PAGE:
Last month Hydrex sent a team to Maloy, Norway to carry out a cofferdam installation on an expedition ship.
According to a statement, the vessel had suffered a large crack as well as a smaller one in its shell plating and was not allowed to sail.
A fast, on-site, temporary repair was needed to allow the ship to sail to drydock, the company said and after the job had been confirmed, Hydrex immediately mobilized diver/technicians to the vessel’s location together with all the needed equipment.
Temporary repairs had been performed by another company on both cracks to stop the leaks, but these were unfortunately not strong enough. The classification society did not allow the ship to sail to drydock for permanent repairs.
The team removed the patch covering the large crack and performed an inspection of the damage. This revealed that the crack had a length of 2,000 mm and a width of 1,400 mm.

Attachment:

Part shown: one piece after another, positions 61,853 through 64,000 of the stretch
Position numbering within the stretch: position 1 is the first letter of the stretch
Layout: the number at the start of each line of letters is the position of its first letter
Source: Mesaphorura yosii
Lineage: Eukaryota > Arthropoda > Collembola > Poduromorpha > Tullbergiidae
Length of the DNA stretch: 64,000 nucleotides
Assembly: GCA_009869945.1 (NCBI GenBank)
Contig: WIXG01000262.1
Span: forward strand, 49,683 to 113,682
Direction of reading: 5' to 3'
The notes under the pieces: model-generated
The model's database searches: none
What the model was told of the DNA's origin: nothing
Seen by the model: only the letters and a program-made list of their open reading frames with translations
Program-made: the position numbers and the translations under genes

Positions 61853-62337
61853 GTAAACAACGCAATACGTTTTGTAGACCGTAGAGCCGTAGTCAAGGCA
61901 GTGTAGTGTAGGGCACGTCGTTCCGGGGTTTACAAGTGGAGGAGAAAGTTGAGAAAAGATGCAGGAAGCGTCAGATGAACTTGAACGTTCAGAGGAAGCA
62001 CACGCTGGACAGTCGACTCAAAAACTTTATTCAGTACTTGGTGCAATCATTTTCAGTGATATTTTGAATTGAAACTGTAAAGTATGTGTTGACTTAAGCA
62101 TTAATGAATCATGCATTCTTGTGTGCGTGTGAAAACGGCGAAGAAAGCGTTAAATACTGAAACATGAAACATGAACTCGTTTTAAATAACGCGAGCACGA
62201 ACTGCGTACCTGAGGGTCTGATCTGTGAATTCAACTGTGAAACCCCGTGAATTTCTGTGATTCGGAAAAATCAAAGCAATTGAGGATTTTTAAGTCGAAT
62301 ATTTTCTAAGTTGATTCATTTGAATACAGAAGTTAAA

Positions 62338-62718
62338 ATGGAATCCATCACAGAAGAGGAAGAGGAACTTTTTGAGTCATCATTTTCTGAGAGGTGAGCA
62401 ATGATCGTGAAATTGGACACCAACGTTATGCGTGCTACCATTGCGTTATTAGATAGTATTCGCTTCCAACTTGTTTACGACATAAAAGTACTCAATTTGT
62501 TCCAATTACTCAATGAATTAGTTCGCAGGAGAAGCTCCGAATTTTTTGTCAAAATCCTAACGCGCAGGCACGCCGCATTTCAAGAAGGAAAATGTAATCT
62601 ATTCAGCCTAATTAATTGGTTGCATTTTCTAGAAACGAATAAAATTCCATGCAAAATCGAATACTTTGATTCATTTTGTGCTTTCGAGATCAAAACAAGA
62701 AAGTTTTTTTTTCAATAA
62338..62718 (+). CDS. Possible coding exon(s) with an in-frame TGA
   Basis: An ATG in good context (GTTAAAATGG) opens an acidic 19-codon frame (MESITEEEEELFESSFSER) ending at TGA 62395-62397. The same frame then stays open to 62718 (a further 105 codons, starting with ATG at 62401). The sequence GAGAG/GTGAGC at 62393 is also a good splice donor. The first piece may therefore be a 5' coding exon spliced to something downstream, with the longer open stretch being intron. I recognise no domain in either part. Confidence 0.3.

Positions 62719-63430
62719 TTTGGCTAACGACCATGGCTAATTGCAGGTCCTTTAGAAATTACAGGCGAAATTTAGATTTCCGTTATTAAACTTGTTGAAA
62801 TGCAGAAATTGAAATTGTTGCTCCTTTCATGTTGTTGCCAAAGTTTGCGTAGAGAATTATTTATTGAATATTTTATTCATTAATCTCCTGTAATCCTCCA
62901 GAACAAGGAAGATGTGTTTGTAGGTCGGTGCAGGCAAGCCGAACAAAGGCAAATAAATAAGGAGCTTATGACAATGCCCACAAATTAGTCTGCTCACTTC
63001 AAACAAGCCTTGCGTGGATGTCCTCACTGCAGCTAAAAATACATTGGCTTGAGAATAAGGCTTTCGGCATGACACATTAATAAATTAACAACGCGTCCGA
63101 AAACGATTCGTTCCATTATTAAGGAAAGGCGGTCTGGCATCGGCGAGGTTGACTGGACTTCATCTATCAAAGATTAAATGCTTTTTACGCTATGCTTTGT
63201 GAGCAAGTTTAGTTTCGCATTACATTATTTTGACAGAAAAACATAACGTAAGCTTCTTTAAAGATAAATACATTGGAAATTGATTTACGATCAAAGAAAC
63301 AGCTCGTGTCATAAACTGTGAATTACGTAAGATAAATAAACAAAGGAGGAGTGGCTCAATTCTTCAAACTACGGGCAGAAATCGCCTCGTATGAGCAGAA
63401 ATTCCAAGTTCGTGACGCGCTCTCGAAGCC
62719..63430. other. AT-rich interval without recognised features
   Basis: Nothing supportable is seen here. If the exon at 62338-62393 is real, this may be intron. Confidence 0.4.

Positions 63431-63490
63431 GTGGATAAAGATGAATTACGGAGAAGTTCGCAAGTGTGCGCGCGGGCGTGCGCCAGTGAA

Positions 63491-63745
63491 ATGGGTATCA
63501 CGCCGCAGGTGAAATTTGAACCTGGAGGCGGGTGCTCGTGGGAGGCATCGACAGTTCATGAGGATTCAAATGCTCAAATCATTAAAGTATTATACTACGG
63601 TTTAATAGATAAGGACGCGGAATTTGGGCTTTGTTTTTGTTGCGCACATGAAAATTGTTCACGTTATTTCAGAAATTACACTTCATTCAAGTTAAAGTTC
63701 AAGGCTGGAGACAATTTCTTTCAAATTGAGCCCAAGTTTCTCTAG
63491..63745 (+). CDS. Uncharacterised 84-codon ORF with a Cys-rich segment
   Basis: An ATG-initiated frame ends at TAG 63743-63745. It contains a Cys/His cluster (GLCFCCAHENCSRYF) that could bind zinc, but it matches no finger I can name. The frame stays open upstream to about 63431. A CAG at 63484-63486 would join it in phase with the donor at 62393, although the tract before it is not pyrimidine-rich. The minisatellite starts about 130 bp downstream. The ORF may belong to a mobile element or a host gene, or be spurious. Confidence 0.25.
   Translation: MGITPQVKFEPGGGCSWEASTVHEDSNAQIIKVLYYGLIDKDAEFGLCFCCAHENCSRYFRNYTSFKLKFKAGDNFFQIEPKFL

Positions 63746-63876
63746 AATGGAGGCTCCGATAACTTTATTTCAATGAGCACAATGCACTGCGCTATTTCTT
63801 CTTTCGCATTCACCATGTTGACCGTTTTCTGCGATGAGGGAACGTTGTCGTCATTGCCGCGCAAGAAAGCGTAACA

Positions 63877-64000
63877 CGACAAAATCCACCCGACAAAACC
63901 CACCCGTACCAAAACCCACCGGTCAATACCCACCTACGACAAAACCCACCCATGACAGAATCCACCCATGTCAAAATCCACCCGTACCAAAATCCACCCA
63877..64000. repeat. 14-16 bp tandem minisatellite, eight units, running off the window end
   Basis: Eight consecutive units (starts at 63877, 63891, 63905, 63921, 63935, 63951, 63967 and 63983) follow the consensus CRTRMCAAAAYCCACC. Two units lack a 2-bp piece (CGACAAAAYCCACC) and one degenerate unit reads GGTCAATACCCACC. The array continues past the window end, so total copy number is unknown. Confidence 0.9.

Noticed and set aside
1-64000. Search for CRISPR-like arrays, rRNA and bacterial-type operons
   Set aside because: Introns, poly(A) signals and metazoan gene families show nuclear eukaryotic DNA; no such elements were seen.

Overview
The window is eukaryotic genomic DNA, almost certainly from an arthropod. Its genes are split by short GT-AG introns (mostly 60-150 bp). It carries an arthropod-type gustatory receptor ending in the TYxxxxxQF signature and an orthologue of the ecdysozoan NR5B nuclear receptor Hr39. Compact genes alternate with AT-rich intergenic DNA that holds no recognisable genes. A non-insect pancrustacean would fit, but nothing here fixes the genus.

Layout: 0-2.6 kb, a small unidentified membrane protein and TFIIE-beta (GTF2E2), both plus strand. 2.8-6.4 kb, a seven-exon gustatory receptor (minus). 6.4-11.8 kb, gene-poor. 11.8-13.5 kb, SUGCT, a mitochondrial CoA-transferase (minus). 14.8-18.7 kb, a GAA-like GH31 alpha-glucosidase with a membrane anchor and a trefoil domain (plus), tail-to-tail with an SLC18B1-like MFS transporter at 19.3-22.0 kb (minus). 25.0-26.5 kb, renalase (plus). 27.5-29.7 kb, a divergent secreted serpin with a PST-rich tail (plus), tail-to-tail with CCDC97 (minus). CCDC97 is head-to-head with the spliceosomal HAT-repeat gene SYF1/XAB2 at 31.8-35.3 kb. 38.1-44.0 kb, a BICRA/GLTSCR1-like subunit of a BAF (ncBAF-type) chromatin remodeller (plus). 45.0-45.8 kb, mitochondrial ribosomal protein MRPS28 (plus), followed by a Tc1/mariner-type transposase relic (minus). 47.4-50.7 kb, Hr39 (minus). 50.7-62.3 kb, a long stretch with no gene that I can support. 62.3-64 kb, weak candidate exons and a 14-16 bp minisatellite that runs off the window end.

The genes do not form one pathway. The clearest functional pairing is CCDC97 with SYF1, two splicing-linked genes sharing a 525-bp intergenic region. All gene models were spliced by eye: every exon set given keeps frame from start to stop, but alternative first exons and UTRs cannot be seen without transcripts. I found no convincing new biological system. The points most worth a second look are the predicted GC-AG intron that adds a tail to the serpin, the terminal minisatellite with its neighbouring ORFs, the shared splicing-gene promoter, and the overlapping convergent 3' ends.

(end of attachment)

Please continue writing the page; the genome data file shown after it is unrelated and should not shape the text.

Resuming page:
Based on the finding of this inspection Hydrex proposed the installation of a cofferdam covering the affected area.
Because the crack was situated in the turn of the bilge, it was important that the cofferdam was constructed to the exact shape of the hull.
The cofferdam, measuring 2,400 mm by 2,000 mm, was fabricated on-site by the certified diver/welders. It was then lowered into the water and positioned over the damage. Next the team secured it with screw dogs and additional fortifications. The cofferdam could then be emptied of water.
The other crack was much smaller with a height of 100mm. The divers covered it with a double plate which was welded in position.
The area around the crack had also been deformed and the bilge keel had been severely bent. Fortunately, no immediate repairs to these damages where needed as they did not weaken the integrity of the hull, Hydrex said.
They would be handled in drydock together with a permanent repair of both cracks. The operation was approved by the classification society and the ship was allowed to sail to drydock.